First of all, let me begin by saying how much pain I am in as I write. This article isn’t about my Kirk Cousins fandom, but as a brief summary for those who don’t know me, I’ve been Kirk Cousins’ biggest fan since he entered the league.
I’m not a Spartans, Redskins, or Vikings fan, I’m a Kirk Cousins fan because I love the way he played and acted as a leader dating back to his college days at Michigan State. I have defended every single Cousins interception, fumble, and loss throughout his career, and he let me, and a whole lot of people, down again yesterday vs Chicago with a trip to the Postseason on the line. So here is the unbiased truth on Kirk Cousins from someone who has watched almost every snap of his career and rooted for his success.
Before I get into the narrative everyone wants to hear about how Cousins is a loser because of his 5-26 record against winning teams and 5-14 record in nationally televised games, let me say, Kirk Cousins is a damn good quarterback. He is the only quarterback with an active streak of four years with 25+ touchdowns and 4000+ yards. Now I know those passing milestones don’t mean what they used to because of how the league’s rules favor the passing game, but it is still impressive given the number of bad quarterbacks we’ve seen grace, or disgrace, the field since 2015. Having a quarterback who you can pencil in for 16 games and be top 10 in every major category is a luxury most NFL teams would love to have. I know this isn’t the time to be defending Kirk Cousins, and I’m not, but I wanted to be fair and acknowledge that he is a very good quarterback and at least a top 10-12 guy at the position.
Now onto the tough part: Kirk Cousins games have become so predictable that it’s funny, while also winning me some good money. He will beat up against bad teams, other than the confounding loss in Week 3 vs Buffalo, but he will almost always lose to the good teams. The usual Kirk Cousins game against an opponent over .500 goes like this: the game is fairly close for the first half with Kirk’s team usually down one score, it will stay competitive, the other team will score making it a two-possession at some point in the fourth quarter, Cousins will pile up some stats and eventually fall short. This has happened almost without fail for four years. In the NFL, quarterbacks often get too much of the credit when they win, but too much of the blame when they lose.
In his time in Washington, I could go on and on about dropped passes by Josh Doctson vs Kansas City, and the defense allowing Drew Brees to score two touchdowns in four minutes. In Minnesota, I can point to how Dan Carlson missed two field goals in overtime in Lambeau, or how the defense allowed four passing touchdowns from 19 yards or more. All of these points are valid, and in a vacuum, would let Cousins off the hook considering how well he played in those games, but when it keeps happening, it can’t be his teammates’ fault every time. There comes a point where the quarterback has to pick up the slack and lead his team to victory through adversity.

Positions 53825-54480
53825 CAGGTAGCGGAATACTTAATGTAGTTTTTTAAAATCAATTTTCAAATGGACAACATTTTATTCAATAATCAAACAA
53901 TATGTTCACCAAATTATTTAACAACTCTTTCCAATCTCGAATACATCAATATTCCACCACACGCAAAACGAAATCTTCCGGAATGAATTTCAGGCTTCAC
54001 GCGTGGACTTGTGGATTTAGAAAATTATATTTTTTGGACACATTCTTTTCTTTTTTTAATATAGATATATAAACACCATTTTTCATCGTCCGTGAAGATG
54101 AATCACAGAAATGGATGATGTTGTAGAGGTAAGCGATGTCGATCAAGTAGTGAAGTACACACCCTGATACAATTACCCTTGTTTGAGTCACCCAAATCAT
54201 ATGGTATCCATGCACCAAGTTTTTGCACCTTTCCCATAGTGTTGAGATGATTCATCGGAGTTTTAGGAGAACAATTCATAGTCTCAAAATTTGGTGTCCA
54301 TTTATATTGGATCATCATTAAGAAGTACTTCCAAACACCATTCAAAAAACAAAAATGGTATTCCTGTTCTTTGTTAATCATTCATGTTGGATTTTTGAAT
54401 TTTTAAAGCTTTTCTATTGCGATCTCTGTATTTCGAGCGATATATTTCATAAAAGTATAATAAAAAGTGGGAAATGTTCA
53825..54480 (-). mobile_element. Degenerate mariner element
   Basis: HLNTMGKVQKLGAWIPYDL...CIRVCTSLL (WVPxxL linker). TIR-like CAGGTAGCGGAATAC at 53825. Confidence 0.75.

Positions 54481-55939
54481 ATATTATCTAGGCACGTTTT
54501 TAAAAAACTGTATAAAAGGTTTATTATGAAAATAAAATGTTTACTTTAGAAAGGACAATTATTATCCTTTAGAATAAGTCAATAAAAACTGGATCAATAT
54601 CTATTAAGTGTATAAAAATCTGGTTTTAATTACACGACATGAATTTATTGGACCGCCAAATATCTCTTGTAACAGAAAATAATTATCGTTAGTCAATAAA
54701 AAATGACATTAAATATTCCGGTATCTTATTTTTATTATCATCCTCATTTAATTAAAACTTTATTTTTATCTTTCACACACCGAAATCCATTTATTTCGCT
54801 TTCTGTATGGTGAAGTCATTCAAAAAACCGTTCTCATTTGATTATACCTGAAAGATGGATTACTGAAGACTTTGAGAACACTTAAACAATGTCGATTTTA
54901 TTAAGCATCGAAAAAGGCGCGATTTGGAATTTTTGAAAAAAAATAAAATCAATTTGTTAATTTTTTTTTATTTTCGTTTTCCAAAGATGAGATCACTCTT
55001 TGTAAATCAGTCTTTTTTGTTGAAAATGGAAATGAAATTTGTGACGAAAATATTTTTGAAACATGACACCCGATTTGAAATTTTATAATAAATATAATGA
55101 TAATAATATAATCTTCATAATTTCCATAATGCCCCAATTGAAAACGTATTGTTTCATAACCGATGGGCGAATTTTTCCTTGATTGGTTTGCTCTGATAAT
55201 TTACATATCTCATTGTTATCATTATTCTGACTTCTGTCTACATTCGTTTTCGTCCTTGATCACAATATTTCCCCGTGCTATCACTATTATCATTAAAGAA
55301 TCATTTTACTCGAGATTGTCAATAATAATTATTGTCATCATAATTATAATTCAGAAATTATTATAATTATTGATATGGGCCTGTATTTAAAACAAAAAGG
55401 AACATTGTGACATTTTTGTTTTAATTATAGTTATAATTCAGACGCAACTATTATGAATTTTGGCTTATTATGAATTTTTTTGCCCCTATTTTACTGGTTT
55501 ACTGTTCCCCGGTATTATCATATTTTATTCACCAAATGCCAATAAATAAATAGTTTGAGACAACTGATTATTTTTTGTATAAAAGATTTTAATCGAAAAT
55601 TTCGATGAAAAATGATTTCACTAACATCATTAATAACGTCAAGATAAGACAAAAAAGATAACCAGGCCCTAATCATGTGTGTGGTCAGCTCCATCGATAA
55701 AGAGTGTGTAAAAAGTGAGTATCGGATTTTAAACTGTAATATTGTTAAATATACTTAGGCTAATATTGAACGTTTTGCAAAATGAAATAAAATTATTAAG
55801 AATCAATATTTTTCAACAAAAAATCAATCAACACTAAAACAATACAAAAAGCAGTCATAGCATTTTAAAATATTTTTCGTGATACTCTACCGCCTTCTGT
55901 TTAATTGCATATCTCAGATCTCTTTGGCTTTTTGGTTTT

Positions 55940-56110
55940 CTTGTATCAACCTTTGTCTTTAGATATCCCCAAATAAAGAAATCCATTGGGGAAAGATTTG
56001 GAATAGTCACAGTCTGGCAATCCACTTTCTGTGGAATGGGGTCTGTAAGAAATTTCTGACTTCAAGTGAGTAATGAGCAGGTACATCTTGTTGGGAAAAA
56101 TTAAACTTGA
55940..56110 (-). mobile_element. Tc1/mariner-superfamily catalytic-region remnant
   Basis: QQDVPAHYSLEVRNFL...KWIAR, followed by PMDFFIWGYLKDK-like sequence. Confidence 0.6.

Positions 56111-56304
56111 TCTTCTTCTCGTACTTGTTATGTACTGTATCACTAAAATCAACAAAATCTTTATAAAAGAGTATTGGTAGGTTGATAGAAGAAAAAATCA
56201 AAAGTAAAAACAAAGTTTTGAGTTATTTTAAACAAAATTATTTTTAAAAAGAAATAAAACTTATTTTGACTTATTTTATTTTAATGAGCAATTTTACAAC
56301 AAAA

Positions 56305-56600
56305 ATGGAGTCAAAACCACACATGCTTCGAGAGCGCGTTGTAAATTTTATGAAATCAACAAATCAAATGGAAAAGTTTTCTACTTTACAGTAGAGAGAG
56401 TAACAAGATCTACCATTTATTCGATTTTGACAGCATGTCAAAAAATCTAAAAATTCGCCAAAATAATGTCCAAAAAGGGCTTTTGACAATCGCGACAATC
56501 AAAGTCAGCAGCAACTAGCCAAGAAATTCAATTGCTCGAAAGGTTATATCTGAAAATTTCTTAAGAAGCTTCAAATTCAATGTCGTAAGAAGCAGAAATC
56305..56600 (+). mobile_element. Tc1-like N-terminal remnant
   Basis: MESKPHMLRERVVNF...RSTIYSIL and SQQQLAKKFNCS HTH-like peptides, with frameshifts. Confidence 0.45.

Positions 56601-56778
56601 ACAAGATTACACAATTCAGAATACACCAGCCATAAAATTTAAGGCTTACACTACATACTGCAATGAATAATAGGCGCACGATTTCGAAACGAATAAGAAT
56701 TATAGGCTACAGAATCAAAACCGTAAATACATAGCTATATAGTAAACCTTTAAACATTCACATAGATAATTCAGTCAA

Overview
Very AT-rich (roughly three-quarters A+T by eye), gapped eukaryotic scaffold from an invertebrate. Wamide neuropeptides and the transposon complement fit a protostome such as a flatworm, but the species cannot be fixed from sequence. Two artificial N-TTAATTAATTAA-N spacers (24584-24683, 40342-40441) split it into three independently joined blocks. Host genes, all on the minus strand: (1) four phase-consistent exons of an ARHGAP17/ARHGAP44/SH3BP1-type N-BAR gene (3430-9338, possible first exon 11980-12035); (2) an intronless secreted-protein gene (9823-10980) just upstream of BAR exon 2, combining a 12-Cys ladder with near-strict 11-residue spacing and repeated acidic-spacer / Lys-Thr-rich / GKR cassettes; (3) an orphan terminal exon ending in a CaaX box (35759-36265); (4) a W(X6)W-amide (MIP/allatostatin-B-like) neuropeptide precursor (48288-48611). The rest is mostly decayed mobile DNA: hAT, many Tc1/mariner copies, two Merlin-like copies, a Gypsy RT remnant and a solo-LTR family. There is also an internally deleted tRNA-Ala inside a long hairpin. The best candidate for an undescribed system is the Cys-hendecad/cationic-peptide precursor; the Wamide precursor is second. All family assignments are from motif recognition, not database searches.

The pressure is getting to Cousins, literally and figuratively. He signed a fully guaranteed contract worth $84 million which instantly put the spotlight on him. In the literal sense of pressure, Cousins was one of the most hurried quarterbacks in the league, being protected by one of the league’s worst offensive lines. Minnesota also had the 30th ranked rushing offense which did little alleviate the burden on the quarterback. However, Cousins situation is far from “woe is me” as he had arguably the best wide receiver duo in Stefon Diggs and Adam Thielen who each eclipsed 1000 yards receiving.
A part of the Vikings Week 17 disaster that will likely be overlooked is Cousins postgame press conference where he almost nonchalantly shook off the soul-crushing loss. When addressing a question as to whether the Vikings had the talent to be better than they were, Cousins replied by saying, “I think that question’s hard to answer. You know, 32 teams set out, in April, to win the Super Bowl, only one does, 31 teams go home unhappy.” Not only do the words Cousins says come off as if he doesn’t care, but his body language also appears as if he expected to not win and he’s okay with it. That is unacceptable and probably what hurts me most as a Cousins defender. I wish he came out and took full responsibility the way Juju Smith-Schuster did when he fumbled against New Orleans. Cousins knows the pressure he’s under and just deflecting questions about his failure makes him look like he doesn’t care enough about winning football games.
The truth is Kirk Cousins has choked time and time again in key situations. While he has certainly been let down by teammates on some occasions, the same can be said for every signal caller in the league. Other than Tom Brady and Peyton Manning, all great quarterbacks from Drew Brees to Aaron Rodgers and Philip Rivers have missed the Playoffs and came up short in big games, but Cousins needs to win first to get the benefit of the doubt when he comes up short. He simply has not. He took over a team that was in the NFC Championship Game a year ago and missed the Playoffs. That is simply unacceptable and inexcusable.
I will continue to lay out fair arguments as to how Cousins is still a very good quarterback and not solely responsible for his team’s shortcomings, but I will not be blind to the fact that Cousins has yet to demonstrate the ability to win a game of significance. Kirk Cousins will be in the NFL for a long time, and he will continue to pile up stats and Pro Bowl appearance. However, his ability to win big games will determine his legacy, and right now, he is coming up short.